President Donald Trump can’t be sued for violating the emoluments clause, an assistant U.S. attorney said Tuesday, urging a federal judge to throw out a federal lawsuit filed by a Broward County lawyer.
Citing a 151-year-old U.S. Supreme Court case, Assistant U.S. Attorney Carlos Raurell claims the judiciary has no ability to rein in the executive powers of the president.
“The Congress is the legislative department of the government; the President is the executive department. Neither can be restrained in its action by the judicial department,” he wrote, quoting the Supreme Court’s 1866 decision in Mississippi v. Johnson.
In a lawsuit assigned to U.S. District Judge Robin Rosenberg in July, construction lawyer Patrick Goggins claimed Trump is violating the U.S. Constitution because his far-flung Trump Organization is making money by renting rooms in its hotels or other buildings to federal agencies.
The president’s compensation “shall neither be encreased nor diminished during the Period for which he shall have been elected, and he shall not receive within that Period any other Emolument from the United States, or any of them,” according to Article 2 of the Constitution.
“I would argue that payment from any state or federal governmental entity to the Trump Organization is prohibited under Article 2,” Goggins, of Hollywood, said in filing his lawsuit.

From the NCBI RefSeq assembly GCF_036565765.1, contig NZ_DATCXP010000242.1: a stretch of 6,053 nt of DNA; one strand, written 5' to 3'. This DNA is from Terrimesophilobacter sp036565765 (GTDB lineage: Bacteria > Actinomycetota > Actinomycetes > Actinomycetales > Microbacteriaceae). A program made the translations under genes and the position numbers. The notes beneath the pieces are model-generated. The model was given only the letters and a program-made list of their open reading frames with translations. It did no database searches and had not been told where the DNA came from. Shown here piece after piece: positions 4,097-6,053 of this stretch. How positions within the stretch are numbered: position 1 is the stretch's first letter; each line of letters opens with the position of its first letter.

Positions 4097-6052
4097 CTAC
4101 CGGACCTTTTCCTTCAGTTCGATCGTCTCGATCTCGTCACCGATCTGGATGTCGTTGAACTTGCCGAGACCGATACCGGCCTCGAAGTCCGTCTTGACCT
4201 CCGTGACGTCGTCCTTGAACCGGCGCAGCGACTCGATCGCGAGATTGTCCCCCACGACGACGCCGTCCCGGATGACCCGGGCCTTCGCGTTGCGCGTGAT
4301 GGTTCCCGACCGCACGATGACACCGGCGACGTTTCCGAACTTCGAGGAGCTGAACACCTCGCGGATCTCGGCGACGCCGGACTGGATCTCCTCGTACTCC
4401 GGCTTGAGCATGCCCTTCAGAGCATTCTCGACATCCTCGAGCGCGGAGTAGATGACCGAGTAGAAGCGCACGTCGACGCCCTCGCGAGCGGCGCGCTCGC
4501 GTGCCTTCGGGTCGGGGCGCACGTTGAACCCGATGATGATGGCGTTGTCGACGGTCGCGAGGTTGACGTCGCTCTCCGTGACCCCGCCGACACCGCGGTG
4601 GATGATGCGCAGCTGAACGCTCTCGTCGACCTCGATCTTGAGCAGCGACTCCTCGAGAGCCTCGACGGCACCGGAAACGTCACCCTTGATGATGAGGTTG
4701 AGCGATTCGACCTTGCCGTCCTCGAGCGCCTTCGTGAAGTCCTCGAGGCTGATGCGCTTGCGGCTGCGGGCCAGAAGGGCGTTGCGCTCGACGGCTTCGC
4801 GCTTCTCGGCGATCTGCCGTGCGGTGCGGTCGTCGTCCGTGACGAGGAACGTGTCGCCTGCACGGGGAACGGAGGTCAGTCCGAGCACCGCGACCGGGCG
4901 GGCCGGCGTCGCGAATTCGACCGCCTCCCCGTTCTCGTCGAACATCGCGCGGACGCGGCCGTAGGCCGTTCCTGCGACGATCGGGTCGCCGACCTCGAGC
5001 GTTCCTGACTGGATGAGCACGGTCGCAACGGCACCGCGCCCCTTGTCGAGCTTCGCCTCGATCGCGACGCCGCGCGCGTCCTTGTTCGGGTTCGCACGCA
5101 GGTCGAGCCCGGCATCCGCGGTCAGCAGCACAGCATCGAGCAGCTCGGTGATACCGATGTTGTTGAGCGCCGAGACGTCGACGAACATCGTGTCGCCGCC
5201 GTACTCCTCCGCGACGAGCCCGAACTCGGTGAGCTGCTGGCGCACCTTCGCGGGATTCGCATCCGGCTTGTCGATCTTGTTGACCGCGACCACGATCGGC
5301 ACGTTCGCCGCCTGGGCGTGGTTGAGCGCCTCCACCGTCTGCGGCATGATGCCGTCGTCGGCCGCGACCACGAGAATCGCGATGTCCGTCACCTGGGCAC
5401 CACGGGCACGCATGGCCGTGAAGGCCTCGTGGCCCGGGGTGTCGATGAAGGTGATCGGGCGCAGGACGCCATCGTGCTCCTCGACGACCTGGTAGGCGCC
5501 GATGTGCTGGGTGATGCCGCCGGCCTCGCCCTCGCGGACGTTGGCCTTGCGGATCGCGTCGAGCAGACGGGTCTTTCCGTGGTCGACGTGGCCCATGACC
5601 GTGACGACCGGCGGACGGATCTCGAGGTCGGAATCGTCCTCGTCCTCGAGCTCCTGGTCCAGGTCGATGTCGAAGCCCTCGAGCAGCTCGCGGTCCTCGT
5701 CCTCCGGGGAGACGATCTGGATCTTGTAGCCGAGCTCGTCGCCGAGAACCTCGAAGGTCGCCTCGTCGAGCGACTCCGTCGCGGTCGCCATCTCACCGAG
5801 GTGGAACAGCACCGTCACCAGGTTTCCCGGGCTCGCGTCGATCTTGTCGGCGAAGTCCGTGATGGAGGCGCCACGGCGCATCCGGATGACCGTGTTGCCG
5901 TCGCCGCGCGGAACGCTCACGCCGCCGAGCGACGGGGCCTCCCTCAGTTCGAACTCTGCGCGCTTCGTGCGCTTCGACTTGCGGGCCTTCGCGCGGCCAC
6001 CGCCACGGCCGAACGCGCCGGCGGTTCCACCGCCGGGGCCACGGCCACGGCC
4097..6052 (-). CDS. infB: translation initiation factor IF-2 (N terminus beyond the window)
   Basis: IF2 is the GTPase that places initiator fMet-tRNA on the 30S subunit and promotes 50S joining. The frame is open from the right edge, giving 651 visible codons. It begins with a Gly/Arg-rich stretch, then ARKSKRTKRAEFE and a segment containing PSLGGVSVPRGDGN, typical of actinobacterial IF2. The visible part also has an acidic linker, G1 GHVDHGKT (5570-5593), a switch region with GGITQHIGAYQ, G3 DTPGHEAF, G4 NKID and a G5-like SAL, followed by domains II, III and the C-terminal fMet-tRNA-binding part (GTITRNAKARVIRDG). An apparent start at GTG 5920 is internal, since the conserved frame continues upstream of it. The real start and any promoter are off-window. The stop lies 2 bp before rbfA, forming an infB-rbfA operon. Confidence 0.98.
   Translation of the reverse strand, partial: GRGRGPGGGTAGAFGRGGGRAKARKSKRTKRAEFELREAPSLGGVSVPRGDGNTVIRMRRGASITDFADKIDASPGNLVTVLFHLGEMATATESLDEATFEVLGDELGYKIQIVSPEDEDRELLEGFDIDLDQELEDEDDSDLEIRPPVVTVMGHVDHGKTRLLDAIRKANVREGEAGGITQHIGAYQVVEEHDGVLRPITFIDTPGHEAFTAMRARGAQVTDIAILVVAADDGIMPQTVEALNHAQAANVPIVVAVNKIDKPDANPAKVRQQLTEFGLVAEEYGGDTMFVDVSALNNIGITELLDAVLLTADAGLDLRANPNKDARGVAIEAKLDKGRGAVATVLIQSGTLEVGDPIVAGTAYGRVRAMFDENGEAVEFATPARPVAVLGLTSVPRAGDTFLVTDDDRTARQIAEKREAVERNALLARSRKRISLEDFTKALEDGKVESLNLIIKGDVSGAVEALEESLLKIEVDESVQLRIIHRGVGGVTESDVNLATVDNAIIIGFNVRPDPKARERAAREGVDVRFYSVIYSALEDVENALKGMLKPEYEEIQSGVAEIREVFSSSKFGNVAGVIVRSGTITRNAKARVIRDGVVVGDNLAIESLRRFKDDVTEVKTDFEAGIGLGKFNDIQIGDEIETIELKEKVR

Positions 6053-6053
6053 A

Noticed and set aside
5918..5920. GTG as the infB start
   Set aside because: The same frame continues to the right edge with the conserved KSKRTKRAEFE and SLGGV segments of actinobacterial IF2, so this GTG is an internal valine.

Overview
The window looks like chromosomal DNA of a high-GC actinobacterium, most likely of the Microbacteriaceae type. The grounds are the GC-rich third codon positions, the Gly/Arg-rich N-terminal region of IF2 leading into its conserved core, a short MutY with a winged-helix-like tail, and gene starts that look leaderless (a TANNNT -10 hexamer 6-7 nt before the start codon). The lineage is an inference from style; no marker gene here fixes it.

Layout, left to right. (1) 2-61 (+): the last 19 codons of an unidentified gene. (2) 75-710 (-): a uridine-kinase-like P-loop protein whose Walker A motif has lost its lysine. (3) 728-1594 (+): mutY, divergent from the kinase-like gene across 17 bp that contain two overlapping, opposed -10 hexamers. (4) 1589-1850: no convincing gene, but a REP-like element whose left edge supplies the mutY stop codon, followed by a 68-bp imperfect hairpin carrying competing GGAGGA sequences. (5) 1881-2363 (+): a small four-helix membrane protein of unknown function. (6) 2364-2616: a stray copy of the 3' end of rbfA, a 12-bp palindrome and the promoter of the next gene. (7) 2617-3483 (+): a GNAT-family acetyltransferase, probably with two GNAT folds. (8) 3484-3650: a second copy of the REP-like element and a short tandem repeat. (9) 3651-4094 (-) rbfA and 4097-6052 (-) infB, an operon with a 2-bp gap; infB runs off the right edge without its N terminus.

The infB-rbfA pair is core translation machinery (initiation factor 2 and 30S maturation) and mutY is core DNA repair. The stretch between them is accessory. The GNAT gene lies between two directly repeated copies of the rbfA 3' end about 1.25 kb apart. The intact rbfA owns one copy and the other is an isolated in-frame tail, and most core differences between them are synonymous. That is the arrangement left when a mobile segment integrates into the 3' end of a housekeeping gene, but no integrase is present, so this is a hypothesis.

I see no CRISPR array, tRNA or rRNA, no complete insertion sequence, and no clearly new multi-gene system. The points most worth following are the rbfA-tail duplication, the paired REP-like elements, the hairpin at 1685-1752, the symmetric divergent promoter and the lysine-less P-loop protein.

But Raurell’s response said Goggins is ignoring a series of court rulings that prohibit the judiciary from making such determinations.
Pointing to a 1992 U.S. Supreme Court decision, Raurell said Justice Antonin Scalia “reasoned that just as the President is absolutely immune from official capacity damages suits, so is he immune from suits for declaratory judgments against him in his official capacity.”
Further, Raurell wrote, Goggins failed to meet a basic legal test. To file a lawsuit, he has to prove he has been uniquely harmed. Simply being a concerned U.S. citizen isn’t enough, he said.
“It has long been held that one’s status as a taxpayer is generally not enough to establish standing to challenge an action taken by the Federal Government,’” he wrote, quoting a 2007 court decision.
Goggins has noted that his lawsuit is different from one filed in federal court in Washington, D.C. in January. In that lawsuit, the watchdog group Citizens for Responsibility and Ethics claims Trump is violating Article 1, a clause that bars federal officeholders from accepting “any present, Emolument, Office, or Title, of any kind whatever, from any King, Prince, or foreign state.”
Filed by top ethics lawyers from the administrations of presidents Barack Obama and George W. Bush, that lawsuit challenges Trump’s ability to make money from foreign visitors who stay at his hotels, including the Trump International Hotel in Washington, D.C. which has become a favorite spot of visiting foreign dignitaries.